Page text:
Gold futures fell the most in three weeks on speculation that the Federal Reserve will further curb monetary stimulus as the U.S. economy recovers, crimping demand for the metal as an alternative investment.
Policy makers trimmed bond purchases for the fourth consecutive meeting last week. “Sufficient underlying strength” made the reductions “appropriate,” Fed Chair Janet Yellen said today at a hearing of the congressional Joint Economic Committee. Bullion slumped 28 percent last year on concern the central bank would slow the pace of bond buying.
“The message today the gold traders heard was that tapering will continue,” Bill O’Neill, a partner at Logic Advisors in Upper Saddle River, New Jersey, said in a telephone interview. “The Ukraine crisis provided some support, but the overall sentiment remains subdued.”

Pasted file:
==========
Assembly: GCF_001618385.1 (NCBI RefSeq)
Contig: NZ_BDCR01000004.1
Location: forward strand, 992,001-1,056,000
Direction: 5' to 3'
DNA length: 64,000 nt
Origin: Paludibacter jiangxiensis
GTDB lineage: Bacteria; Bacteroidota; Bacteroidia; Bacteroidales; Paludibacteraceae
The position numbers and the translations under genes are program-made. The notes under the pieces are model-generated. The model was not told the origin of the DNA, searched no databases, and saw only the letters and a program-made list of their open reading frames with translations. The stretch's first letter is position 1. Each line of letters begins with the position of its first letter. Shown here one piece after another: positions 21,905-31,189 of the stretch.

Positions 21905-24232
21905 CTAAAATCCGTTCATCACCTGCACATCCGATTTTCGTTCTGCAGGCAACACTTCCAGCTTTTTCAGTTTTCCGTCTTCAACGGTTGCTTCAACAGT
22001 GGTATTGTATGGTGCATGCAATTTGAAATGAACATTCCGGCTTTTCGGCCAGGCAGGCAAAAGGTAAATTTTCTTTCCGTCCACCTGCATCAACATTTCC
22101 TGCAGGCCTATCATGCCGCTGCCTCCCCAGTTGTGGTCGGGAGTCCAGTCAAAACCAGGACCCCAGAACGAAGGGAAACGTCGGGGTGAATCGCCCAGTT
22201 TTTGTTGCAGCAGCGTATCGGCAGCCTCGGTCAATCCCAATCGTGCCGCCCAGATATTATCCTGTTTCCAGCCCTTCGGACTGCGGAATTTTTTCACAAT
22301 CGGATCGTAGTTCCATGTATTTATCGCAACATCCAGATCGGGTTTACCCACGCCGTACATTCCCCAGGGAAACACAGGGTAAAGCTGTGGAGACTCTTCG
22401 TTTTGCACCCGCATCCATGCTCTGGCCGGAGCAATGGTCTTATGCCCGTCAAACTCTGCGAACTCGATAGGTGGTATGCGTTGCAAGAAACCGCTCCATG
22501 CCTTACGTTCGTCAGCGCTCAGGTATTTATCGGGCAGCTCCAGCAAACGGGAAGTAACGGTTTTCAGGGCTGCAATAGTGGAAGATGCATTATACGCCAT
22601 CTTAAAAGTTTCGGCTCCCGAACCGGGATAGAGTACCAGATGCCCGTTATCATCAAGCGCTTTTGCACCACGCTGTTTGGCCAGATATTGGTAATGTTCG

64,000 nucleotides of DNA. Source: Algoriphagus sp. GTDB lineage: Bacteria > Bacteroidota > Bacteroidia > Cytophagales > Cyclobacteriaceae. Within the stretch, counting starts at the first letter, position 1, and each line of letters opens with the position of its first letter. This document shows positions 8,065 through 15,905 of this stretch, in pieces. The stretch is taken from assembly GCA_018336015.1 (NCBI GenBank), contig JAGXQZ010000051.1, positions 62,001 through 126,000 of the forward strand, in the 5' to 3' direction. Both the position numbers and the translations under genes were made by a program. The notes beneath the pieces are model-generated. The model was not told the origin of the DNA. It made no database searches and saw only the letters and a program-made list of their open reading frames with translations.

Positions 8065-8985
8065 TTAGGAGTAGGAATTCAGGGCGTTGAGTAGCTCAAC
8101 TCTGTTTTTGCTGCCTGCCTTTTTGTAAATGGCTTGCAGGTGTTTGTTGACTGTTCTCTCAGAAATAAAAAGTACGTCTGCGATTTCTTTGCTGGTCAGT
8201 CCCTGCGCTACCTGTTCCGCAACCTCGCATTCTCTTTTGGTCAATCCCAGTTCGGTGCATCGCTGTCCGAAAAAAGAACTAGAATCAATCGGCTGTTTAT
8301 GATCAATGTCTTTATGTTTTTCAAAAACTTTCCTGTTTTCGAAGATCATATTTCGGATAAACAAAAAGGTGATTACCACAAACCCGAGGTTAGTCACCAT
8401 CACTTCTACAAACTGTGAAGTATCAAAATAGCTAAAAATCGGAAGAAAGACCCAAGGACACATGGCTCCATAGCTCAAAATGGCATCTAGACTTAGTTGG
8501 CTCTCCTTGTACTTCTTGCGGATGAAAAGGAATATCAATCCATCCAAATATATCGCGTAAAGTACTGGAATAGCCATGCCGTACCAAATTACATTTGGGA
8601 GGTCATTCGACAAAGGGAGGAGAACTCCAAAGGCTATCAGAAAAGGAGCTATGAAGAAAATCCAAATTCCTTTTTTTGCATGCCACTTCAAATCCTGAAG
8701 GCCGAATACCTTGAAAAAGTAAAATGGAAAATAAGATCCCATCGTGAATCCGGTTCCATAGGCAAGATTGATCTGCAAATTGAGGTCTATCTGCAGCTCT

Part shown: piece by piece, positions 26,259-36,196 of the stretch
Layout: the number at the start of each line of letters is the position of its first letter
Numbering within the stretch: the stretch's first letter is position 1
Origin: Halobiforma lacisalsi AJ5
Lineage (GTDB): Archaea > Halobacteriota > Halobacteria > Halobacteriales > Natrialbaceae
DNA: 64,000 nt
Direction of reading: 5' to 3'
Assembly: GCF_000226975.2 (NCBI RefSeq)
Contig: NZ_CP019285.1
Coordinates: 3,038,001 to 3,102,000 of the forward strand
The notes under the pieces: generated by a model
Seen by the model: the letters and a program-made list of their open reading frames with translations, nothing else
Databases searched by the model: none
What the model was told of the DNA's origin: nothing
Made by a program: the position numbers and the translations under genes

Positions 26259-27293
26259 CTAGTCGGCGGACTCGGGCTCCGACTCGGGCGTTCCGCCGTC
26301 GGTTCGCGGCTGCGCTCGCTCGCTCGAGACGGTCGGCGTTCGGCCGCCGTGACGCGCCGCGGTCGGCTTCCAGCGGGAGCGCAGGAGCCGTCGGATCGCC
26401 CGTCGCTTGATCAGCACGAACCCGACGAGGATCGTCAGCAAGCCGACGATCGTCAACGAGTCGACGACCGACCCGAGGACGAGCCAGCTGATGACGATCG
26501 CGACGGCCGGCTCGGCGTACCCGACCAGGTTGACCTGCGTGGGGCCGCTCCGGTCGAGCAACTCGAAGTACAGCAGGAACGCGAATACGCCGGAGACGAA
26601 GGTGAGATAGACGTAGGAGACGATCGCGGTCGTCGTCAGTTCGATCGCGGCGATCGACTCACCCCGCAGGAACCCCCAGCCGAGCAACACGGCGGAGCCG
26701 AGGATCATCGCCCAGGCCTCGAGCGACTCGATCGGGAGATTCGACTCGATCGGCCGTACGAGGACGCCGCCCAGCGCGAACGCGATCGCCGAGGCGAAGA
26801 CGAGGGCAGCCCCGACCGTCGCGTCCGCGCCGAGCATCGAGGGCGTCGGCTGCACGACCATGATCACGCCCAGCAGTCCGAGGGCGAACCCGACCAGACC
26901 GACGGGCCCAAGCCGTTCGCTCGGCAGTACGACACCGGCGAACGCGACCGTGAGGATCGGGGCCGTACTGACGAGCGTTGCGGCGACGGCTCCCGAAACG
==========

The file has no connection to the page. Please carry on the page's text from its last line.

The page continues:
Gold futures for June delivery fell 1.5 percent to $1,289.10 an ounce at 12:55 p.m. on the Comex in New York. A close at that price would mark the biggest decline since April 15. Trading was 40 percent above the average for the past 100 days for this time, data compiled by Bloomberg showed.
Prices will have a “slow grind” down and reach $1,050 by year-end as the U.S. economy strengthens, Goldman Sachs Group Inc. wrote in a report on May 5.
Gold jumped 70 percent from December 2008 to June 2011 as the Fed bought debt and cut interest rates to a record in a bid to boost the economy.
Through yesterday, the price advanced 8.8 percent this year, partly as escalating turmoil in Ukraine boosted demand for a haven.
Silver futures for July delivery fell 1.4 percent to $19.37 an ounce on the Comex, the first drop in four sessions.
On the New York Mercantile Exchange, platinum futures for July delivery declined 1.6 percent to $1,434.50 an ounce, heading for the biggest loss for a most-active contract since April 21.
Palladium futures for June delivery slumped 2.4 percent to $798.40 an ounce, the most since April 21. Yesterday, prices jumped to $822, the highest since August 2011, amid supply concerns in Russia and South Africa, the main producers.